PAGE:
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Experts divided on call from MPs to criminalise forced marriages

23 May 2011

Leading solicitors in the field of forced marriages are divided on a call by the Commons home affairs select committee to make forcing people to marry against their will a criminal offence.

Cris McCurley, head of the family department at Ben Hoare Bell in Newcastle, gave evidence to the committee. She supports its argument that forced marriages should be criminalised.

“Victims should have the choice whether to report to the police or go to the courts for a civil order,” McCurley said. “These young people have had the most basic choices taken away from them and here we are doing it again.

“A huge wrong has been committed against them for which there is no criminal redress.”

McCurley said one of the arguments put forward before the Act was passed was that criminalising forced marriages would make BME communities feel victimised.

“I cannot think this would happen with any other type of crime,” she said.

McCurley said it would have been better if the measures on forced marriages had been brought in as a “hybrid act”, giving victims a choice how to proceed.

She added that if forcing people to marry was made criminal, victims would be able to obtain much-needed financial awards from the criminal injuries compensation fund.

Anne-Marie Hutchinson, partner at Dawson Cornwell, said the Forced Marriages Act should be allowed to bed down before “piling on more law in a knee-jerk reaction”.

Hutchinson, who helped draft the Act, said a criminal statute to tackle the practice of female genital mutilation (female circumcision) had not produced a single prosecution.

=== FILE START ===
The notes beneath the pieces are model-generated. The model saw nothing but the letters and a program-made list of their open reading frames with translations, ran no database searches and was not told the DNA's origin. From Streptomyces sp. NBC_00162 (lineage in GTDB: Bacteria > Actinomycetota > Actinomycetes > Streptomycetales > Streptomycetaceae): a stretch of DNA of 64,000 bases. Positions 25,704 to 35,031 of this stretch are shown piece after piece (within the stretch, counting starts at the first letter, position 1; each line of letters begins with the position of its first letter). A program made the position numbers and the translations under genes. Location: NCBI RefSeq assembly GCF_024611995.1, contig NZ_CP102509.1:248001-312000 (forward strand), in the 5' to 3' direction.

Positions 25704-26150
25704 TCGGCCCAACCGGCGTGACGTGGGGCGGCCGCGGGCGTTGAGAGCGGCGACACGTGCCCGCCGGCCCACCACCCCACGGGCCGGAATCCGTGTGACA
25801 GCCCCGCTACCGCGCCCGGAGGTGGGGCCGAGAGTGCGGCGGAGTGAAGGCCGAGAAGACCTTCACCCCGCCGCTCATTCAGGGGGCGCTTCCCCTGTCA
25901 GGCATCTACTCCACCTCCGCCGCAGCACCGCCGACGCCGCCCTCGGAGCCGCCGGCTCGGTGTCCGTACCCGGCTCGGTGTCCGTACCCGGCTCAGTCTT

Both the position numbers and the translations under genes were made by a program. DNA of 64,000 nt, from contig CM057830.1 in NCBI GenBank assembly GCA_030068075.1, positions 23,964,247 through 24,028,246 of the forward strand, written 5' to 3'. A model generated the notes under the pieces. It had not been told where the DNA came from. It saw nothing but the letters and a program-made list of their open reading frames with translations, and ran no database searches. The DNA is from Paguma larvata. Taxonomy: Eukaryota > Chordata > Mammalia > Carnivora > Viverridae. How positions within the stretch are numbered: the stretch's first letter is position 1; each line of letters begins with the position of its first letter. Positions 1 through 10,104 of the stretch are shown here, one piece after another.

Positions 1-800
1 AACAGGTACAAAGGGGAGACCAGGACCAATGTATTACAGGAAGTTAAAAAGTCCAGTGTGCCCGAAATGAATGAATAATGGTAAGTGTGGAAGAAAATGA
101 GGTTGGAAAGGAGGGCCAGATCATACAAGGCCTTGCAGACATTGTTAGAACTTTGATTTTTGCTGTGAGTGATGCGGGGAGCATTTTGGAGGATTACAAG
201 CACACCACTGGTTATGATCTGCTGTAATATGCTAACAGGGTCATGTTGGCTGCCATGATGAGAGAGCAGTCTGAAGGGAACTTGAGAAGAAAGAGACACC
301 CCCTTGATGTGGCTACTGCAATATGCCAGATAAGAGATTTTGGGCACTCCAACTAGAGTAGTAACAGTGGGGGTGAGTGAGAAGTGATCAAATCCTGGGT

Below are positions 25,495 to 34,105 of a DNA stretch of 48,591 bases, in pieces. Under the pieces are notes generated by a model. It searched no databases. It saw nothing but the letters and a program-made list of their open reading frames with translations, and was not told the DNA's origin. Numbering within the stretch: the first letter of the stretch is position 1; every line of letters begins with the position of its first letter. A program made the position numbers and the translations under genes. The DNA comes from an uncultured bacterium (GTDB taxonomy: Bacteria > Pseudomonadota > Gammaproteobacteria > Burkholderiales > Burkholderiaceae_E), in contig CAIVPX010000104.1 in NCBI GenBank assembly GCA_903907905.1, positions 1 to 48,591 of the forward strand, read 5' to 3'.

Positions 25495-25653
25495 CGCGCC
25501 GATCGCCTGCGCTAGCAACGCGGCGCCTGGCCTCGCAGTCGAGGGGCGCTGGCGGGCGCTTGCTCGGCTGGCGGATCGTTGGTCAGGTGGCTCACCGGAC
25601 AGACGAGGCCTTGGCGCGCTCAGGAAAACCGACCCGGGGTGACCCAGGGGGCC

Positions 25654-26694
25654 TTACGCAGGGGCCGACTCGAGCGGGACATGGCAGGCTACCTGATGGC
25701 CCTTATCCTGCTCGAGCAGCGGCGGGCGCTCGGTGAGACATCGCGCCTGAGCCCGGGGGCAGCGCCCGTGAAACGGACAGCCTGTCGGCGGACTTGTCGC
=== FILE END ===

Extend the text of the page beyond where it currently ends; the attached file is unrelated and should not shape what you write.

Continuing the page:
“As a practitioner who has dealt with more than 200 forced marriage cases, my concern is that in more than half of them I have been asked: ‘Will my parents get into trouble with the police?’ I have assured people that they will not.

“I am concerned that people will be deterred from coming forward and seeking the civil protection which they need.”

Hutchinson said introducing a criminal element would make things “more public” and widen the scope of those who might bring pressure to bear on a victim to stop a prosecution.

“Other family members such as siblings or cousins who were neutral or supportive of civil procedures might be unsupportive of a criminal prosecution. We would be isolating the victim.”

Under the Forced Marriage (Civil Protection) Act 2007, courts may make orders to stop marriages happening and those who break them could be arrested for contempt of court.

However, it was not until earlier this year that the first person was jailed for breaching an order, Lydia Erhire from Nigeria (see 15 February 2011). Since the Act was implemented in November 2008, MPs said 293 forced marriage protection orders had been made.

The select committee, chaired by Labour MP Keith Vaz, said the Act should continue to be used but it would send out a “very clear and positive message” if it became a criminal act to force individuals to enter a marriage against their will.

“The lack of a criminal sanction also sends a message, and currently that is a weaker message than we believe is needed. We urge the government to take an early opportunity to legislate on this matter.”

The committee said it was also concerned by the low level of awareness of the Act among frontline professionals. Karma Nirvana, which helps the victims of forced marriages, told the committee that 70 per cent of professionals attending its roadshows had not heard of the Act.

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Marriage & Civil partnership Conveyancing